Some people in the U.S. are obsessed with rude and unreasonable practices despite the rapid spread of the novel coronavirus epidemic (COVID-19) in their own country. They intentionally fanned up the “political virus” with discriminatory remarks in an attempt to pass the buck to China.
They wrongly criticized China for a low level of transparency and openness regarding COVID-19 information sharing, and evilly fabricated rumor that China should be responsible for the spread of COVID-19 in the U.S. Such conducts are condemnable. What’s worse, these people even asked China to pay for the loss suffered by the U.S. during the epidemic, which is nothing but engaging in evil doings and malicious discrimination of the innocent.
Their fallacies couldn’t stand in front of the truth. China has been notifying the U.S. side of epidemic developments and control measures on a regular basis since Jan 3, and the next day the heads of Chinese and American centers for disease control and prevention spoke on the phone, agreeing to keep close communication on information sharing and technical cooperation.
Relevant organizations of the two countries have maintained close communication. In February, the China-WHO Joint Mission with two American experts on board conducted a nine-day field trip to China. China has shared its treatment experience with the U.S, and experts of the two countries have kept close technical cooperation.
The epidemic situation worsened in the U.S. since March, two months after the U.S. had been informed of relevant epidemic information. The U.S. side needs to reflect on what it has done to prevent and control the virus in the past two months.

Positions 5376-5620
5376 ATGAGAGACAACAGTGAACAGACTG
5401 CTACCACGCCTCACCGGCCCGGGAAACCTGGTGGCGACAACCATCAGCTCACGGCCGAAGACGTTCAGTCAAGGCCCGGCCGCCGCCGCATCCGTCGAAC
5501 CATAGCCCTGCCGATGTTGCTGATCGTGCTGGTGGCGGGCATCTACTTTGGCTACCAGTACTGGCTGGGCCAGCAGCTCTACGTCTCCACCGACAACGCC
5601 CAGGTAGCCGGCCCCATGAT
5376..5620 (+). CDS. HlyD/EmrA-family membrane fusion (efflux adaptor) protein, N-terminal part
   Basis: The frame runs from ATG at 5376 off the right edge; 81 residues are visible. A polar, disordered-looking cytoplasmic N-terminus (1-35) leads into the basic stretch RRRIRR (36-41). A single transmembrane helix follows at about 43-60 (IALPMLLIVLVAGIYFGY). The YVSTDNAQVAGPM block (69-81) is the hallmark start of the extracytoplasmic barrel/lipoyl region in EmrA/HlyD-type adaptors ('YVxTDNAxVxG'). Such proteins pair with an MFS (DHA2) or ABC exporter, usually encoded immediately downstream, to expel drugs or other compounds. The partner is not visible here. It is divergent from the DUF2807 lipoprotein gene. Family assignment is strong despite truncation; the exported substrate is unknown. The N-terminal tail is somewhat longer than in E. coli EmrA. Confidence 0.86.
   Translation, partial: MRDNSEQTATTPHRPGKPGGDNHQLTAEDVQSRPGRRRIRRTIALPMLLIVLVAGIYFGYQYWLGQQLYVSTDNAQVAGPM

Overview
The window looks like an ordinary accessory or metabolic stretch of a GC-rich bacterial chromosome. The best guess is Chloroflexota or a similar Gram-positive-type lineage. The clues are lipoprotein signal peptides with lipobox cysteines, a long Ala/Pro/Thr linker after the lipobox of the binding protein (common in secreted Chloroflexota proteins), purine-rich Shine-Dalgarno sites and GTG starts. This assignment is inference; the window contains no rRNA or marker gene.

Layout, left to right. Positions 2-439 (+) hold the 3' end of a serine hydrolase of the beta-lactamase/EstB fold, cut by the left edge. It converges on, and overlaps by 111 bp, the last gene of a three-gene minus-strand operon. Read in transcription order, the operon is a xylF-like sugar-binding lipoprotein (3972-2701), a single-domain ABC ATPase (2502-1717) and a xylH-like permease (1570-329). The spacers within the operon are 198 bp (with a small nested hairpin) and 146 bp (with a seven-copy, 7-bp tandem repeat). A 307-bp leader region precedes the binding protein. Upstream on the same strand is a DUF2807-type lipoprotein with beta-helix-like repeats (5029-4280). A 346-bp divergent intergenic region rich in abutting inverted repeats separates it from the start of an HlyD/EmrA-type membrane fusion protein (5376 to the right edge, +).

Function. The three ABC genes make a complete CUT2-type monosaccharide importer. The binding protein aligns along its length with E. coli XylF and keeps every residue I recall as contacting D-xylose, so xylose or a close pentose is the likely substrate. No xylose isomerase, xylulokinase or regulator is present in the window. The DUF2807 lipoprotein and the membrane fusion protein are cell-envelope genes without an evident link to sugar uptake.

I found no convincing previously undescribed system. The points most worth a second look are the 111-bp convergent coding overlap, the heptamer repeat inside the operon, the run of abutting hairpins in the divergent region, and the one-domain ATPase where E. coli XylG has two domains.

Some people in the U.S. should at least remember what they’ve said. U.S. President Donald Trump tweeted on Jan. 25 that “China has been working very hard to contain the Coronavirus. The United States greatly appreciates their efforts and transparency. It will all work out well.”
In a phone conversation with his Chinese counterpart President Xi Jinping on Feb.7, Trump expressed positive comments on China’s efforts on curbing the virus. On March 13, President Trump told reporters that the data China shared are helpful for the U.S. efforts against the epidemic.
On Jan. 27, principal health officials in the United States expressed appreciation over the Chinese government’s transparency in response to the outbreak and the ongoing bilateral cooperation in the health sector.
On Jan. 28, U.S. Health and Human Services Secretary Alex Azar praised China for sharing the genetic sequencing of the novel coronavirus which enabled the U.S. to quickly invent a diagnostic test within one week.
These facts indicate that China has not impeded the U.S. efforts on coronavirus control, but offered assistance to the U.S. in this regard. Those U.S. politicians stigmatizing China are totally heartless.
The U.S. should blame itself for difficulties it has encountered in fighting against COVID-19. It is globally recognized that China has won valuable time for the world to fight coronavirus with its achievements in epidemic prevention and control.